The Honourable Helena Jaczek
Minister of Community and Social Services
80 Grosvenor Street
Hepburn, 6th Floor
Dear Dr. Jaczek:
As you are undoubtedly aware, today marks the one year anniversary of the implementation of the Social Assistance Management System (SAMS).
Anniversaries are usually something to celebrate…but not on this occasion.
The past year has been a nightmare for OPSEU members working in the ODSP, OW and ACSD programs. When SAMS was launched in November 2014, frontline workers experienced non-stop technical problems with disastrous consequences for vulnerable social assistance recipients. In the months that followed workers scrambled to implement workarounds and fixes to ensure their clients continued to receive the assistance they rely on.
Fast forward to today and not much has changed. The SAMS software still requires numerous workarounds and fixes to produce correct entitlements. Ongoing technical problems combined with frequent program outages continue to frustrate frontline workers best efforts to provide high-quality services to social assistance recipients.
However, twelve months later, the greatest concern is the heavy human toll SAMS has taken on frontline workers and social assistance recipients.
The stress of navigating the myriad of technical issues combined with a genuine concern for their clients has deeply affected the mental and physical well-being of many frontline workers. Worksites across the province are short staffed, and the staff that remain must deal with formidable workload pressures. Be certain: your ministry must do more to alleviate these pressures.
For social assistance recipients, trust in the system has become compromised. SAMS’ deficiencies have literally short-changed many individuals and families who depend on social assistance supports. SAMS’ inability to generate accurate and predictable results triggers unnecessary anxiety and frustration amongst vulnerable social assistance recipients. This remains unacceptable.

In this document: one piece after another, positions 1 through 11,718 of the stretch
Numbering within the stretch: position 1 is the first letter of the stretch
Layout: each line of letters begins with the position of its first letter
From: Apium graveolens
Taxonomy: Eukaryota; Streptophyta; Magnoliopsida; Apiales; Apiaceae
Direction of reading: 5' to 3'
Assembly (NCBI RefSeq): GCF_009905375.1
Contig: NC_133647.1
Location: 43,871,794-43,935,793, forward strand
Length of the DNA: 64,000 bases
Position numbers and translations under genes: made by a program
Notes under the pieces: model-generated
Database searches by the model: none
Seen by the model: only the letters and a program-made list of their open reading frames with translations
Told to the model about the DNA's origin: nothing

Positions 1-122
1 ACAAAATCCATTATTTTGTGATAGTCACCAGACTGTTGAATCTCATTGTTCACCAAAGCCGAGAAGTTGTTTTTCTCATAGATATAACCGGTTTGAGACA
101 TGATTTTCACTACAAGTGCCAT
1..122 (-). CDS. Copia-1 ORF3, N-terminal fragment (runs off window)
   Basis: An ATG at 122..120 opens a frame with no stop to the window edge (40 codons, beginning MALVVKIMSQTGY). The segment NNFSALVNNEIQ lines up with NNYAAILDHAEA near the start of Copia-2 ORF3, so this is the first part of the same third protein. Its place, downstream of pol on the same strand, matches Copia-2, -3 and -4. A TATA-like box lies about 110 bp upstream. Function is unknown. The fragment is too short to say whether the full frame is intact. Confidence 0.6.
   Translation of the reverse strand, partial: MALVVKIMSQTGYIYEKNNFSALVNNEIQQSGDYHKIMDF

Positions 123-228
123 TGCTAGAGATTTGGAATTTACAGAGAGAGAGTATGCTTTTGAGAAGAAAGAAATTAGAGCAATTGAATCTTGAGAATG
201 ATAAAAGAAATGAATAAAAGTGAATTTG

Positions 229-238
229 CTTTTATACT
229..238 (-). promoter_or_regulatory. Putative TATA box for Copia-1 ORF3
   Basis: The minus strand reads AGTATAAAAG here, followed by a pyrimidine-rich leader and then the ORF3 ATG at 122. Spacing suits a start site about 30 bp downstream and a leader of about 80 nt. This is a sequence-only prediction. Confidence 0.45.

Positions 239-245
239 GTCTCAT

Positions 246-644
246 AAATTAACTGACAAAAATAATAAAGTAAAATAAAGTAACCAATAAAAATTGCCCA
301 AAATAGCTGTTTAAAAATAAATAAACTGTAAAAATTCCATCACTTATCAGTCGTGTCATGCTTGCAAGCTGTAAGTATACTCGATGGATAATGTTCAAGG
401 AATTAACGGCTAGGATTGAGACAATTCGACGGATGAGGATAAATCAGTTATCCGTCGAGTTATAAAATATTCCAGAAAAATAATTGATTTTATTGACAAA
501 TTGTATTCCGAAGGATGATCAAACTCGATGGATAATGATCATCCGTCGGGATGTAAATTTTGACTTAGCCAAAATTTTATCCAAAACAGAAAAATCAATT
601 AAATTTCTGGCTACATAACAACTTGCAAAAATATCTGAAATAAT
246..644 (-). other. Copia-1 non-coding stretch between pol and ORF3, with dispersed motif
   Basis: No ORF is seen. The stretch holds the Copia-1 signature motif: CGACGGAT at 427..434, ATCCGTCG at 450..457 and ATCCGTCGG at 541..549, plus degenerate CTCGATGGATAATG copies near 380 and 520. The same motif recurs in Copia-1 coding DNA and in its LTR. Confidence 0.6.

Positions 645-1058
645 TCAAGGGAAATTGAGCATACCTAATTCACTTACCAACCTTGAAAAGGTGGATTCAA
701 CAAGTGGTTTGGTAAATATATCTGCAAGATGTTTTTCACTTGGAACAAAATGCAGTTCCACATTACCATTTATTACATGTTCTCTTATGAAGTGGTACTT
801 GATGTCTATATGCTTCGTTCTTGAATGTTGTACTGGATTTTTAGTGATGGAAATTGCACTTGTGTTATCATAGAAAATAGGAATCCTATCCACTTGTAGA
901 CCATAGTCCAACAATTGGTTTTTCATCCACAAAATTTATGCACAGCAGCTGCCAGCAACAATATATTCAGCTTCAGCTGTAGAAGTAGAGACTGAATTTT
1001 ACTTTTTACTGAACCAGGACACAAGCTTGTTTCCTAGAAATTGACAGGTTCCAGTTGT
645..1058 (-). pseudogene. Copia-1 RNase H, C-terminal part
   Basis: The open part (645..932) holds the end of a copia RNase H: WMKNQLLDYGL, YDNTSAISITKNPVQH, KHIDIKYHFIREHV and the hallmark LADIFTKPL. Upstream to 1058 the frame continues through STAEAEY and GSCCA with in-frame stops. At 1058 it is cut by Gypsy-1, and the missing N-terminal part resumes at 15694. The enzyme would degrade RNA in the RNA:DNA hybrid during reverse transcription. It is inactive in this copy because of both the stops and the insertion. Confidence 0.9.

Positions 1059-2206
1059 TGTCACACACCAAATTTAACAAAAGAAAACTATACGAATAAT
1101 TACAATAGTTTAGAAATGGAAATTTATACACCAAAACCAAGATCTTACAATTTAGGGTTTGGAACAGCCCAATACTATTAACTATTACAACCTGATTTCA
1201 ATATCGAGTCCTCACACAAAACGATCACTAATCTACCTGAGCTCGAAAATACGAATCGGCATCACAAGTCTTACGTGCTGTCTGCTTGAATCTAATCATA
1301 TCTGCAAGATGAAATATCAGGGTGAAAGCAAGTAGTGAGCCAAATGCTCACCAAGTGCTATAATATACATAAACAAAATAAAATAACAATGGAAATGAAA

Recently, your ministry released its Integrated Transition Plan which details the ongoing work to fix SAMS. It’s clear that the ministry expects it will be many more months, possibly years, until SAMS is fully functional. The report even indicates the ministry remains optimistic that SAMS will offer significant functional improvements over SDMT and revolutionize social assistance delivery. However, this optimism seems shortsighted when confronted with the reality that frontline workers continue to uncover functionality problems and they know that many of SAMS’ deficiencies cannot be corrected, requiring the permanent use of workarounds and band- aid fixes.
Despite your continued optimism, this anniversary is a reminder that SAMS will never be able to adequately and accurately administer the complex rules and functions of the ODSP, OW and ACSD programs. SAMS’ is not intuitive and fails to deliver predictable results for social assistance recipients.
Moreover, technical problems have caused the price tag of SAMS to soar. Your Integrated Transition Plan puts the current cost of SAMS at $294 million, up from $242 million one year ago. As much as I appreciate your transparency with this figure, I look forward to reading the Auditor General’s upcoming report; I anticipate her findings will provide invaluable insight into the true costs of the SAMS debacle and confirm that this is another private sector boondoggle that costs more and delivers less.
I think it’s time the ministry returned to the drawing board and worked closely with frontline workers to develop a system that is user friendly, can properly administer our social assistance programs, and which upholds the high quality service standards social assistance recipients depend on.
Warren (Smokey) Thomas
Related: SAMS Index Page